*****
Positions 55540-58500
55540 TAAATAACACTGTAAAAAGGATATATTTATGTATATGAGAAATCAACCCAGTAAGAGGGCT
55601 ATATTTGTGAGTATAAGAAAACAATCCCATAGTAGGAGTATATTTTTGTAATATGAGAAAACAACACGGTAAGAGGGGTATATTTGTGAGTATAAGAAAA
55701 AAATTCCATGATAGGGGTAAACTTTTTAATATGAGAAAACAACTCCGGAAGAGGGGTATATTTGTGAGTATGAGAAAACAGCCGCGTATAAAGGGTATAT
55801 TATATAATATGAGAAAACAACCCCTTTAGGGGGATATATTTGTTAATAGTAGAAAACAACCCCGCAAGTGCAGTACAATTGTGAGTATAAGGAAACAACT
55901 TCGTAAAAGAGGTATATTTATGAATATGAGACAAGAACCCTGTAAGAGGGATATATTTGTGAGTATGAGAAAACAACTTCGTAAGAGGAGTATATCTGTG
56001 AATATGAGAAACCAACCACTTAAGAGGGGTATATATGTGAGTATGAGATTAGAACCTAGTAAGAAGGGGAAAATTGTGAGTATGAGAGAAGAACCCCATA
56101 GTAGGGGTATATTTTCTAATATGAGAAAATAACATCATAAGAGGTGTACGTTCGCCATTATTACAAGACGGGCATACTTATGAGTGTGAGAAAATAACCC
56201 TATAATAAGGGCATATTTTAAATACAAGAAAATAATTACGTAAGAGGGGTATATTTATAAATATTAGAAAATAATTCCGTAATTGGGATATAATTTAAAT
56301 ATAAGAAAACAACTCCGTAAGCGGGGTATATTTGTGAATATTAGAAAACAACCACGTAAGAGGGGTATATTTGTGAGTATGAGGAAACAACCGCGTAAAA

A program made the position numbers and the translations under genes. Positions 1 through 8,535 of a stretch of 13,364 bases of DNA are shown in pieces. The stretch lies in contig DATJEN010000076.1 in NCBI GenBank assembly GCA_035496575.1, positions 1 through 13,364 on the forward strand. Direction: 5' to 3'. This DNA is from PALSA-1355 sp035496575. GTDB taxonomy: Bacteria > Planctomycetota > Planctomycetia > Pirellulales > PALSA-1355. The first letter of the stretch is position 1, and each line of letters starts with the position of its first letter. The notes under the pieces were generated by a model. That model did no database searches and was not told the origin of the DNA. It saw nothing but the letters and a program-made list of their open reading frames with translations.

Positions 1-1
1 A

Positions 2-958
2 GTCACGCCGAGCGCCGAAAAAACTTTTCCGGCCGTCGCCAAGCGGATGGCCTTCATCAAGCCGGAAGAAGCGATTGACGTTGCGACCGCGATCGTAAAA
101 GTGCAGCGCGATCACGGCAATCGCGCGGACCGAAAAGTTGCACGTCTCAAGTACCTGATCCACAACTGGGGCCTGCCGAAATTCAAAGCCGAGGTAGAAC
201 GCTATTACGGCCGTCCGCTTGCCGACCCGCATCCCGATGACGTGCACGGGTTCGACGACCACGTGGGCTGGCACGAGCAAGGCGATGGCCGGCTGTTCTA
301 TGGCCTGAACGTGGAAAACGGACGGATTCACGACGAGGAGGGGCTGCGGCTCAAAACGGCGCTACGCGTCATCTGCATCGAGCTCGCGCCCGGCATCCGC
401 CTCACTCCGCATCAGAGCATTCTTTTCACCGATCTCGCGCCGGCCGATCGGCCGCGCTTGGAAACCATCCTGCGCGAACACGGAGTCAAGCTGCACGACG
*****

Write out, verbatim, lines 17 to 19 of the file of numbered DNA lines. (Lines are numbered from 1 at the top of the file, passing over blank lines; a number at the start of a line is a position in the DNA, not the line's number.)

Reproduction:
201 GCTATTACGGCCGTCCGCTTGCCGACCCGCATCCCGATGACGTGCACGGGTTCGACGACCACGTGGGCTGGCACGAGCAAGGCGATGGCCGGCTGTTCTA
301 TGGCCTGAACGTGGAAAACGGACGGATTCACGACGAGGAGGGGCTGCGGCTCAAAACGGCGCTACGCGTCATCTGCATCGAGCTCGCGCCCGGCATCCGC
401 CTCACTCCGCATCAGAGCATTCTTTTCACCGATCTCGCGCCGGCCGATCGGCCGCGCTTGGAAACCATCCTGCGCGAACACGGAGTCAAGCTGCACGACG